Special Counsel investigation (2017–2019)

When did The Intercept report that Jared Kushner made a proposal to Qatar's finance minister?

The Intercept reported on March 2, 2018, that Jared Kushner and his father Charles Kushner made a proposal to Qatar's finance minister, Ali Sharif Al Emadi, in April 2017 to secure investment into 666 5th Avenue asset in his family's company's portfolio, when his request was not fulfilled, a group of Middle Eastern countries, with Jared Kushner's backing, initiated a diplomatic assault that culminated in a blockade of Qatar. Kushner specifically undermined the efforts by Secretary of State Rex Tillerson to bring an end to the standoff.

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  • The Special Counsel investigation expanded to include Trump's and his associates' financial ties to Russia. The FBI is reviewing the financial records of Trump himself, The Trump Organization, Trump's family members, and his campaign staff, including Trump's real estate activities, which had been under federal scrutiny before the campaign. According to CNN, financial crimes may be easier for investigators to prove than any crimes stemming directly from collusion with Russia. Campaign staff whose finances are under investigation include Manafort, Flynn, Carter Page, and Trump's son-in-law Jared Kushner. At a New York real estate conference in September 2008, Donald Trump Jr. stated: "And in terms of high-end product influx into the US, Russians make up a pretty disproportionate cross-section of a lot of our assets; say in Dubai, and certainly with our project in SoHo and anywhere in New York. We see a lot of money pouring in from Russia." McClatchy reported on April 6, 2018, that Mueller's investigators that week arrived unannounced at the home of an unnamed business associate of the Trump Organization who had worked on foreign deals for the company in recent years. The investigators had warrants for electronic records and to compel sworn testimony, and were reported to be particularly interested in transactions involving Trump's attorney Michael Cohen.

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  • In August 2017, Mueller's team issued grand jury subpoenas to officials in six firms, including lobbying firm Podesta Group and Mercury LLC with regard to activities on behalf of a public-relations campaign for a pro-Russian Ukrainian organization called European Centre for a Modern Ukraine. The public relations effort was headed by Paul Manafort, and took place from 2012 to 2014. The Podesta Group is run by Tony Podesta, and Mercury LLC is headed by Vin Weber, a former GOP congressman. Mueller is investigating whether the firms violated the Foreign Agents Registration Act (FARA). The Podesta Group announced in November 2017 that it would be permanently closing, with many of its employees moving to Cogent Strategies, a new firm founded by Podesta Group CEO Kimberley Fritts. Mueller's office later referred the matter to other federal investigators, who closed it in September 2019 without charges against Podesta or Weber.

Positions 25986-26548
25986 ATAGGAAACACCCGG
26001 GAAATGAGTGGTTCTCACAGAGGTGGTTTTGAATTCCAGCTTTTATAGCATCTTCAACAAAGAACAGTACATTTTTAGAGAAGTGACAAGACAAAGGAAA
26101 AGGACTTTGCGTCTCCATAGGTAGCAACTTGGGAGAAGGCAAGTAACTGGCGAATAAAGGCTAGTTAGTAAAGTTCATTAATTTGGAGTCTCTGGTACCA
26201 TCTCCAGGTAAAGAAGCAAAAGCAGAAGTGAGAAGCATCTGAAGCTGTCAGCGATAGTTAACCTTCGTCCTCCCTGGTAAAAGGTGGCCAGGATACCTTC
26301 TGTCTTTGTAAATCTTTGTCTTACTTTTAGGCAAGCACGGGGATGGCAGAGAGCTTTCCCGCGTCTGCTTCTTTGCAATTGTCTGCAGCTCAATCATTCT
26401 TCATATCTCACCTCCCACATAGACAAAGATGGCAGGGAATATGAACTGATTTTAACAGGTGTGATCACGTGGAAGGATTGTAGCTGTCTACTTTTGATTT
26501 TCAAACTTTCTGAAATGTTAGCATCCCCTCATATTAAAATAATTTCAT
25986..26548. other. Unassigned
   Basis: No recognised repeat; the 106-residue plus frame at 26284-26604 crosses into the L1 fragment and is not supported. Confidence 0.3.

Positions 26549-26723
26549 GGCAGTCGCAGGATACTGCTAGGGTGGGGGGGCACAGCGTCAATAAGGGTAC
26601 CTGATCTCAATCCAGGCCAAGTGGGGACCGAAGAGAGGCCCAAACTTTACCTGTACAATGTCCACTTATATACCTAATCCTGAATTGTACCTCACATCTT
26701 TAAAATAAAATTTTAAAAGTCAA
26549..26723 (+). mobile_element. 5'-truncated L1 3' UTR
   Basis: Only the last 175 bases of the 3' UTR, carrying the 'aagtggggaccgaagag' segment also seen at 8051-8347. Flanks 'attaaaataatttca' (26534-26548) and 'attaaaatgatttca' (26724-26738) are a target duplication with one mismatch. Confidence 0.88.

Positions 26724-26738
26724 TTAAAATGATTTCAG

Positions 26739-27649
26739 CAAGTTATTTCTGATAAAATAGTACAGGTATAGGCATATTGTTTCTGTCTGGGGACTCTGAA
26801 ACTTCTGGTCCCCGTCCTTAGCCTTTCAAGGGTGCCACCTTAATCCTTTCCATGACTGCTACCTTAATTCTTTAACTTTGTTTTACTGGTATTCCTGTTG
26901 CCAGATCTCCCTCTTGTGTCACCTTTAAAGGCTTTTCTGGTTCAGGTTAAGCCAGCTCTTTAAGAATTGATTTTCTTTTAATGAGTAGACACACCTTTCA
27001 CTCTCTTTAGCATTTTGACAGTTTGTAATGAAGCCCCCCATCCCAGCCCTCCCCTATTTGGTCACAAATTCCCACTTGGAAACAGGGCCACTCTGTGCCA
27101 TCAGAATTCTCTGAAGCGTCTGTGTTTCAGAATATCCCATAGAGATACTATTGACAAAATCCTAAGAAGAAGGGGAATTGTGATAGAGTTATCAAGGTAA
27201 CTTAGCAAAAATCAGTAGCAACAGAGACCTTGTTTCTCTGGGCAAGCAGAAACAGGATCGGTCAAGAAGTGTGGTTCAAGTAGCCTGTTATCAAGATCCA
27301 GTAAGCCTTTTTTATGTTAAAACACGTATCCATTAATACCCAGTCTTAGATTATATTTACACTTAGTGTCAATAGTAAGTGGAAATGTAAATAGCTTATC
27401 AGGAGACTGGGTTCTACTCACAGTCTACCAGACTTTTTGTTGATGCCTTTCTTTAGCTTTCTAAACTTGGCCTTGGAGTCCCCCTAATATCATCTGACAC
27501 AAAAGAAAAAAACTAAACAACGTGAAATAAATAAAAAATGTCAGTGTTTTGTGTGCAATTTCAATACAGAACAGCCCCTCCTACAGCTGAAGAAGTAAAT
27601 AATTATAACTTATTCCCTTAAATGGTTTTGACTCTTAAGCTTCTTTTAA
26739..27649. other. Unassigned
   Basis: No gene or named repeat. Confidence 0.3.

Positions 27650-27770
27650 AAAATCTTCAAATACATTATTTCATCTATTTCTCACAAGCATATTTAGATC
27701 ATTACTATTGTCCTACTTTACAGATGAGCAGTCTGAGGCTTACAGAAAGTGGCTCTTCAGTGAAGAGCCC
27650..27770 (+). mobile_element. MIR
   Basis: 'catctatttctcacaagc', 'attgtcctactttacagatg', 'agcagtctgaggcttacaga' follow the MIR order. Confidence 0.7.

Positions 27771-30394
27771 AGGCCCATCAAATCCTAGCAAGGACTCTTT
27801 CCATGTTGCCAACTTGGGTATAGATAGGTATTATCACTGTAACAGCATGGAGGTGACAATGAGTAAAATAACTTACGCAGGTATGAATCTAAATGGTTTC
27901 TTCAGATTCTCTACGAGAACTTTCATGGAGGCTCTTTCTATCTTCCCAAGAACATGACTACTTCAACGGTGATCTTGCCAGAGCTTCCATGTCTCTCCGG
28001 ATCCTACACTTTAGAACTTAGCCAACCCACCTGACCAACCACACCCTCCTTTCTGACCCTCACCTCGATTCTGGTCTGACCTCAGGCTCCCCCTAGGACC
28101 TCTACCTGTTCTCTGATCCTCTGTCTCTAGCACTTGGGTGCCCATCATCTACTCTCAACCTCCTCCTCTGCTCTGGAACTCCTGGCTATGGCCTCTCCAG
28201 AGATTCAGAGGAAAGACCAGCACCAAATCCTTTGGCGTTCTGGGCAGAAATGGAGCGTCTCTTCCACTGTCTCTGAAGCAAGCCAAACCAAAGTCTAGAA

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  • On April 9, 2018, based on a referral to United States District Court for the Southern District of New York (SDNY) from the special counsel, the FBI raided the New York City office, residence, hotel suite, and safe-deposit boxes of Michael Cohen, seizing records related to several topics. The FBI seized Cohen's computers, phones, and personal financial records, including tax returns, as part of the no-knock raid on his office in 30 Rockefeller Plaza. CNN cited unnamed sources saying the search warrant was "very broad in terms of items sought" and that it included bank records.

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  • The New York Times reported on March 28, 2018, that in 2017, as the Mueller investigation was building its cases against Michael Flynn and Paul Manafort, former Trump attorney John M. Dowd broached the idea of presidential pardons of the men with their attorneys. The Times reported this might have indicated concerns by Trump's legal team about what the men might reveal to investigators if they agreed to cooperate with the investigation in exchange for leniency. Although legal opinions vary as to whether this discussion alone would constitute obstruction of justice, prosecutors might present it as part of a pattern of activity that points to a conspiracy to thwart the investigation. CBS News reported on March 28, 2018, that Manafort is declining a plea deal and proceeding to trial because he is expecting a pardon from Trump, citing "legal sources with knowledge of his strategy". In May 2019, an unredacted version of a December 2018 government sentencing memo for Flynn showed that he advised investigators that both before and after his guilty plea "he or his attorneys received communications from persons connected to the Administration or Congress that could have affected both his willingness to cooperate and the completeness of that cooperation."

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